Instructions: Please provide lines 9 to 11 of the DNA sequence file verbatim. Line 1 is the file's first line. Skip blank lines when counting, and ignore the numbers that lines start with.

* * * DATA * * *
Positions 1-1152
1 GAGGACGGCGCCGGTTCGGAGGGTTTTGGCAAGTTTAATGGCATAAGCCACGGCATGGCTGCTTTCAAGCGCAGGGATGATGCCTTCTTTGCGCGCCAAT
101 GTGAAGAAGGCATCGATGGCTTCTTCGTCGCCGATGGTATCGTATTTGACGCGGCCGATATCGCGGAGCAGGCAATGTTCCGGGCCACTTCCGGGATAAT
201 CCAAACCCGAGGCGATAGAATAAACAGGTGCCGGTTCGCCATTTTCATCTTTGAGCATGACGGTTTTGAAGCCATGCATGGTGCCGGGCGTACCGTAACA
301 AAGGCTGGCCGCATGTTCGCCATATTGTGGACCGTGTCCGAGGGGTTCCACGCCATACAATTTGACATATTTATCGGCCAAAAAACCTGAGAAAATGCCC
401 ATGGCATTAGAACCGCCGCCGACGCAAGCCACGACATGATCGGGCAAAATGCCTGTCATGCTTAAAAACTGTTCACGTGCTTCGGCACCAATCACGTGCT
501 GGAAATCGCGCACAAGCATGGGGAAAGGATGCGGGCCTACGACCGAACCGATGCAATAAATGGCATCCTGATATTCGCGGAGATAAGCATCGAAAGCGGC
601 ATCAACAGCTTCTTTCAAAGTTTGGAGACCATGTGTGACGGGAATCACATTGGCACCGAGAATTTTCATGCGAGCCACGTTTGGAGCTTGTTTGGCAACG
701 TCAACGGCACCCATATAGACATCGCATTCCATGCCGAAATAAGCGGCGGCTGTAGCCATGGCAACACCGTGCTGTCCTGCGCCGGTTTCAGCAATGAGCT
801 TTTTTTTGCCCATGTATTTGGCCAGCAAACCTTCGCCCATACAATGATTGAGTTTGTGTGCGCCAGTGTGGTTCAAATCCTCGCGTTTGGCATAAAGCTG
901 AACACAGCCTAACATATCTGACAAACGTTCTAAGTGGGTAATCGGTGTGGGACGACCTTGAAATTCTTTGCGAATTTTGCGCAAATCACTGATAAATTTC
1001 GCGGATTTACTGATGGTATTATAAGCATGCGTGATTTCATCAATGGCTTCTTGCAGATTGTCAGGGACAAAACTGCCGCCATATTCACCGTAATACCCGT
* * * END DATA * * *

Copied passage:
701 TCAACGGCACCCATATAGACATCGCATTCCATGCCGAAATAAGCGGCGGCTGTAGCCATGGCAACACCGTGCTGTCCTGCGCCGGTTTCAGCAATGAGCT
801 TTTTTTTGCCCATGTATTTGGCCAGCAAACCTTCGCCCATACAATGATTGAGTTTGTGTGCGCCAGTGTGGTTCAAATCCTCGCGTTTGGCATAAAGCTG
901 AACACAGCCTAACATATCTGACAAACGTTCTAAGTGGGTAATCGGTGTGGGACGACCTTGAAATTCTTTGCGAATTTTGCGCAAATCACTGATAAATTTC